Texas was the last state to put pay phones in its prison facilities for regular offender use. Legislation passed in 2007 called for TDCJ to award a contract for the installation of the telephone system. TDCJ staff representing seven different departments reviewed proposals from three bidders for the telephone system contract. In 2008 the Texas Board of Criminal Justice awarded a contract to Embarq, a Kansas-based communications company later acquired by CenturyLink (CTL). Installation of the offender telephones began in 2009.
OTS allows eligible offenders unlimited minutes of phone time a month, though individual calls are limited to 20 minutes or less. Offenders may only call friends and family members whose names appear on their approved calling list. Crime victims and their families can block OTS calls, and all calls except those to an offender's attorney of record are subject to monitoring and recording. Offenders with major disciplinary problems, gang affiliations or on death row do not have access to the telephone system. Calls may only be made to home land line telephone numbers and post-paid cell phones. No calls are allowed to internet services, 800 numbers, businesses, pay phones or international numbers.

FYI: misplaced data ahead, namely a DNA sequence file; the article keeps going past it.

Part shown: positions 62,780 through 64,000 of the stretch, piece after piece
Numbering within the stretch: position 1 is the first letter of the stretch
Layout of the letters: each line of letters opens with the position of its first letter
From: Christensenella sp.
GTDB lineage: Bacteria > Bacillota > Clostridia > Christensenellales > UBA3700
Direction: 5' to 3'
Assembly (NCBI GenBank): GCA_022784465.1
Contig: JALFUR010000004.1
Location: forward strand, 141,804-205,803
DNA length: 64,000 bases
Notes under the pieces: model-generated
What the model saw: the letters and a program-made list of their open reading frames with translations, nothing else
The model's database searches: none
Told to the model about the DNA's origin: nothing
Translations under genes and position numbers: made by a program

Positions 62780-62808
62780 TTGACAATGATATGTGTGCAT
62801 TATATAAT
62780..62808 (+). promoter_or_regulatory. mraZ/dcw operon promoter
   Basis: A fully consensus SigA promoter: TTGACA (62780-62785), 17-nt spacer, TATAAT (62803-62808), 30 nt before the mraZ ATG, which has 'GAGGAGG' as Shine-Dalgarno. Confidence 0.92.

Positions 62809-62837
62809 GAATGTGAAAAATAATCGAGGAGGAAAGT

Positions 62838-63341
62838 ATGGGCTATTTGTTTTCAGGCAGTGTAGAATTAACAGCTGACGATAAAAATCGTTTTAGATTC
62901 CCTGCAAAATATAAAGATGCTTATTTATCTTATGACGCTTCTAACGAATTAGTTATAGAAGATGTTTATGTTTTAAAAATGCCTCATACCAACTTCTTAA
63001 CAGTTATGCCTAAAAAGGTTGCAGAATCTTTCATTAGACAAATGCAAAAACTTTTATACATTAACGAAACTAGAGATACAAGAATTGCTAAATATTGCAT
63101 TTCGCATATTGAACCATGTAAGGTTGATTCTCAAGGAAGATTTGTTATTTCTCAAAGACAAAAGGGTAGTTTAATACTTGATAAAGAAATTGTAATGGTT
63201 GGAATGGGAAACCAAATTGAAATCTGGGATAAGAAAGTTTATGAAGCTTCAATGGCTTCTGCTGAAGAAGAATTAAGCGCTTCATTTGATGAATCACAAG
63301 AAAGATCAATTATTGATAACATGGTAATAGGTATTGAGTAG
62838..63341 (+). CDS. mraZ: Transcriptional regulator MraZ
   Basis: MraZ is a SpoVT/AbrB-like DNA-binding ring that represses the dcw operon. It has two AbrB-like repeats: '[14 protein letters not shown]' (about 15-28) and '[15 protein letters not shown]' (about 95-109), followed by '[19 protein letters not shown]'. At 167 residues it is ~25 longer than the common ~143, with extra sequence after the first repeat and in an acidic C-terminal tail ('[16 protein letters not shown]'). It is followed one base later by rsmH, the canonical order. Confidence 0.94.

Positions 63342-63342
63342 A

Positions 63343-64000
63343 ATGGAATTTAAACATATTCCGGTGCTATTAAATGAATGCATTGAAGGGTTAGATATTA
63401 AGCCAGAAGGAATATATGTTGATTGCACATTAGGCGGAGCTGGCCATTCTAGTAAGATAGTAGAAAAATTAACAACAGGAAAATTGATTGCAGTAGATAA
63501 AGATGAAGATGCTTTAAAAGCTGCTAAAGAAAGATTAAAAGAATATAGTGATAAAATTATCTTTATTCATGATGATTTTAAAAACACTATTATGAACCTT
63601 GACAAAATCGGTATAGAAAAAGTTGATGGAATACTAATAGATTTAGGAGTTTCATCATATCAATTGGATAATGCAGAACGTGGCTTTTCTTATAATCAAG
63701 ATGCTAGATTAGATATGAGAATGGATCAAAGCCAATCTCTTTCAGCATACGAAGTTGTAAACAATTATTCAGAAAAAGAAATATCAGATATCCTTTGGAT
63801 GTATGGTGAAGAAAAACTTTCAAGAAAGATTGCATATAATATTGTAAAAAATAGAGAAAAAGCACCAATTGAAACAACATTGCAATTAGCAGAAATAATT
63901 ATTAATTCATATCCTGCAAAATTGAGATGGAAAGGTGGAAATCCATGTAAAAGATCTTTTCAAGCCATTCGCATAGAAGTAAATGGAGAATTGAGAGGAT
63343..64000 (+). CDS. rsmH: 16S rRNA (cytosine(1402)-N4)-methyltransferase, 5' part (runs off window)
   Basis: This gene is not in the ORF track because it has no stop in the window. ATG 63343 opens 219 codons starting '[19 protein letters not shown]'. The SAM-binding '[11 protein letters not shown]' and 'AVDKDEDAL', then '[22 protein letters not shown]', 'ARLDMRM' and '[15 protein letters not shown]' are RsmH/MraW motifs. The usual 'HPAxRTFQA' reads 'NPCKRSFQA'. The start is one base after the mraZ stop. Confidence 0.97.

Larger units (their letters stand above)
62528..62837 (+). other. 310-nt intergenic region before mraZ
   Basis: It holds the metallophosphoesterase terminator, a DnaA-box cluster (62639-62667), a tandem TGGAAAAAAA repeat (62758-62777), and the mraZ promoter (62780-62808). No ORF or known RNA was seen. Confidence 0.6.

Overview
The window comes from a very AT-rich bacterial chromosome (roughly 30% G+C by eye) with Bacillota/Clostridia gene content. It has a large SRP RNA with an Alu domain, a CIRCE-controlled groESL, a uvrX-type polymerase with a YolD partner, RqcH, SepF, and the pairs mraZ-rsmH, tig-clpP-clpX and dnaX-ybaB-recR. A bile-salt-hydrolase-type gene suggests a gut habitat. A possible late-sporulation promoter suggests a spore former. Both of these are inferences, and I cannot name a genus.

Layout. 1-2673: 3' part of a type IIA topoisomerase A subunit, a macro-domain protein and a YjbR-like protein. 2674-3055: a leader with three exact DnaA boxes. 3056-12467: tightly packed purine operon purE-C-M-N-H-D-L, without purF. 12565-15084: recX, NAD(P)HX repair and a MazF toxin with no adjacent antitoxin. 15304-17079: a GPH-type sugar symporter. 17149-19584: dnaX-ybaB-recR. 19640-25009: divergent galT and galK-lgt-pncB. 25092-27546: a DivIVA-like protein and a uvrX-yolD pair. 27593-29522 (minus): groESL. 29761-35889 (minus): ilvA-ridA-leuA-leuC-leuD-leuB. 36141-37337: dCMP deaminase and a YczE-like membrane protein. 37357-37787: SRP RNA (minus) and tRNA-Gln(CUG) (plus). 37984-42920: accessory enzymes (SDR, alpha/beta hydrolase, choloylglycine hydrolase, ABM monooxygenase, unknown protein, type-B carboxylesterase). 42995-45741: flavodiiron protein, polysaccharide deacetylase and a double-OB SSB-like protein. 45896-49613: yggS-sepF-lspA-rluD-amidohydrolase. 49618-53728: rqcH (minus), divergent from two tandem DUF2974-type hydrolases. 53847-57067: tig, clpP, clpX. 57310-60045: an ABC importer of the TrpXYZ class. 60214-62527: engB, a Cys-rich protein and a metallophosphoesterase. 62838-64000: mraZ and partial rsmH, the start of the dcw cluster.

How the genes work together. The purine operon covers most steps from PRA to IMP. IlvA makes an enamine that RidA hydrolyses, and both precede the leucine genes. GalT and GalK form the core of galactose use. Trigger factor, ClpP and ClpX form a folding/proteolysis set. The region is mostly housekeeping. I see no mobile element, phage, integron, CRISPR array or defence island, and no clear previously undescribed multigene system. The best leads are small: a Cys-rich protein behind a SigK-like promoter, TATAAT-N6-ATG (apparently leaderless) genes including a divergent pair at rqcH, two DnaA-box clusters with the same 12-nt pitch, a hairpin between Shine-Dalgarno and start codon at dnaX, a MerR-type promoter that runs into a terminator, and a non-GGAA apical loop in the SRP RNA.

Prior to using the OTS, "voice prints" are created by offenders during the enrollment process. Bilingual software prompts an offender to state his or her full name four times into a telephone handset and then once again for verification. Offenders then designate the Texas Department of Criminal Justice as their "facility" by repeating the agency name in full, four times. To make a call, an offender enters the number being dialed on a keypad, followed by his or her TDCJ number, which serves as a Personal Identification Number or PIN. Offenders then verify their name by saying it in the same manner it was recorded during enrollment, and then say "Texas Department of Criminal Justice."